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What Do We Mean by "Duty to Warn"?

     

There has been much public misconception about “duty to warn,” the requirement of mental health professionals to warn of potential threats. In general, a duty to warn requirement applies to confidential information gained during mental health treatment and does not relate to publicly available information. Here’s a brief summary of requirements.

Generally, doctors and mental health professionals are legally required to maintain confidentiality of patient information they gain during the course of the doctor-patient relationship. State laws, commonly referred to as “duty to warn” laws, provide exception to confidentiality requirements allowing or requiring mental health professionals to disclose confidential mental health information under specific circumstances. These laws allow or require mental health professionals to warn individuals (or law enforcement) when a patient poses a threat to their safety. Not all states have duty to warn laws.

A 1976 California court decision in Tarasoff v. The Regents of the University of California, led many states to pass duty to warn or duty to protect laws. The case involved a mental health professional becoming aware of risk to a student by a patient during a confidential treatment session. The patient ultimately murdered the student. The California courts imposed a legal duty on psychotherapists to warn a person who may become a victim of violent act by a patient.

As Kristen Lambert, J.D., M.S.W., Moira Wertheimer, J.D., R.N., explain in a 2016 Psychiatric News article, state laws generally follow one of three approaches to disclosure of otherwise confidential information:

  • Mandatory duty to warn (majority of states)
  • Permissive duty to warn (permit but do not require warning)
  • No duty to warn (minority of states)

The states that require mental health professionals to warn potential victims of threats made by a patient, generally require that there be a specific threat of physical harm, an identifiable victim and the patient has the intent and ability to follow through with the threat.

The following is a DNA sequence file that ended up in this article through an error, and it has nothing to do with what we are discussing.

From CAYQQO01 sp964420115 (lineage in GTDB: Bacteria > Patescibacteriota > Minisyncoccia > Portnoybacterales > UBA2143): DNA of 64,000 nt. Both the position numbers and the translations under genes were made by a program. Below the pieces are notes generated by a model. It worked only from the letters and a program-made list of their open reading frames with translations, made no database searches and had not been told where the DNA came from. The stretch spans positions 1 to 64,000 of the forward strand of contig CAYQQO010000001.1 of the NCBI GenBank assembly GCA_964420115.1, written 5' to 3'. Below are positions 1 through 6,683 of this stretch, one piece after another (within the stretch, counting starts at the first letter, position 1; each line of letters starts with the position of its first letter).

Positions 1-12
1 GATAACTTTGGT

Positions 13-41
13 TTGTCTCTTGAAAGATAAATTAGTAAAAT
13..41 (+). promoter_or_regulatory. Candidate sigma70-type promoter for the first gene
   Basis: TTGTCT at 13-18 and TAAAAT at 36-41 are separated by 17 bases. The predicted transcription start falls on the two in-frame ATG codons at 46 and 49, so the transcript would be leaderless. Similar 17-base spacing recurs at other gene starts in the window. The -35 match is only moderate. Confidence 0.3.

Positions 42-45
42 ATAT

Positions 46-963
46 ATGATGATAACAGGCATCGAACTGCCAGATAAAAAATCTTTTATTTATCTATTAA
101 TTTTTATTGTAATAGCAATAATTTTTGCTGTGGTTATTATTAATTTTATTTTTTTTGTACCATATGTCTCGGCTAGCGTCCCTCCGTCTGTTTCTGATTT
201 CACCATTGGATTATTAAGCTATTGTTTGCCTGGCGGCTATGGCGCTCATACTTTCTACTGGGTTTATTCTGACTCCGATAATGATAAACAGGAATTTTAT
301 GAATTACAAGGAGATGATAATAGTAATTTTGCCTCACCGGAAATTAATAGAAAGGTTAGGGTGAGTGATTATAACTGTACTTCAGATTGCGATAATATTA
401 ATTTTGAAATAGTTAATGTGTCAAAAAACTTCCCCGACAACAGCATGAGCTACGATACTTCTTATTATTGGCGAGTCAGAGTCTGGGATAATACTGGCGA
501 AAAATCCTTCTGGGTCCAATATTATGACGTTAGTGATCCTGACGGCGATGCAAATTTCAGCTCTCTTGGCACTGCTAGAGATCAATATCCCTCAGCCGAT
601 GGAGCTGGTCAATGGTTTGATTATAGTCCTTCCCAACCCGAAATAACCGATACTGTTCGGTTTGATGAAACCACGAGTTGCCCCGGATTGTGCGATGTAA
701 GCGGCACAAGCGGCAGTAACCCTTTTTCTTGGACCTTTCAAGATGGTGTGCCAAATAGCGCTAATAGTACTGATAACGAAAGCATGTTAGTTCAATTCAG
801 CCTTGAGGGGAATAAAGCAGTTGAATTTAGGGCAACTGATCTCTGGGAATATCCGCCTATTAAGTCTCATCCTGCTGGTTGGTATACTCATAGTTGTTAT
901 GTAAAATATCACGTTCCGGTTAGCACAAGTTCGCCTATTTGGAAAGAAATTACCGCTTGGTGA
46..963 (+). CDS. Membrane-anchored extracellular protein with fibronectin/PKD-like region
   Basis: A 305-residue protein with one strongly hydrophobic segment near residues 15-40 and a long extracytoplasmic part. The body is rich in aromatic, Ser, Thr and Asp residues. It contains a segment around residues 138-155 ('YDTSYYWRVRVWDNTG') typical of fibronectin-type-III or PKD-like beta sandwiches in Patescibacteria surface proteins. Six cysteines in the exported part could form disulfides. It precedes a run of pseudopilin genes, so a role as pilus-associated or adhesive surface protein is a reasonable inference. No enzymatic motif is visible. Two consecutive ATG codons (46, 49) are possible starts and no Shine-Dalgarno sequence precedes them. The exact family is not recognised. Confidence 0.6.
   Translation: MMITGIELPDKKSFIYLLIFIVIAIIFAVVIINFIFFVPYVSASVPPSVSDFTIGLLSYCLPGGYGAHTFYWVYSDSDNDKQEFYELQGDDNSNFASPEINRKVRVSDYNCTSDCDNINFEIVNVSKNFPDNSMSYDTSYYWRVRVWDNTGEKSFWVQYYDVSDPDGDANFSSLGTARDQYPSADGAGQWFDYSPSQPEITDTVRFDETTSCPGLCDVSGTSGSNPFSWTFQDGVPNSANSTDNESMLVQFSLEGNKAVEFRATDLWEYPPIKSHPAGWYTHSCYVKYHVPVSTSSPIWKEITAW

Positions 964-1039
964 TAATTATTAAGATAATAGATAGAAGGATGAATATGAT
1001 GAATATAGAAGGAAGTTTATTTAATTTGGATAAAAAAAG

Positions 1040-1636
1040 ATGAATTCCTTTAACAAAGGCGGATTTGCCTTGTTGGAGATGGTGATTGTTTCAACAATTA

The specifics vary from state to state. A summary of state laws is available from the National Conference of State Legislatures. States vary for example on whether they require straightforward reporting of a threat or involve the professional’s judgement of the patient’s intent and ability to carry out the threat. States also vary as to whether to the threatened individual, law enforcement or both must be notified. And they vary on the types of professionals covered by the laws. Most state laws apply to psychiatrists, psychologists and licensed social workers.

In the states requiring or permitting warning, Lambert and Wertheimer suggest it is important for mental health professionals to document:

  • An assessment of the specific threat made by the patient.
  • An assessment regarding the identity of the potential victim.
  • An assessment regarding the ability of the patient to carry out the stated threat.
  • Attempts made to contact the potential victim (and law enforcement if required), including the content of the conversation and the means used to make contact.

Duty to warn requirements only apply to information about a specific threat obtained in the process of confidential doctor-patient interaction. The requirements do not apply to judgements based on other public information.

By APA Staff

References

     

Conduct DisordersPersonality DisordersPTSD

 

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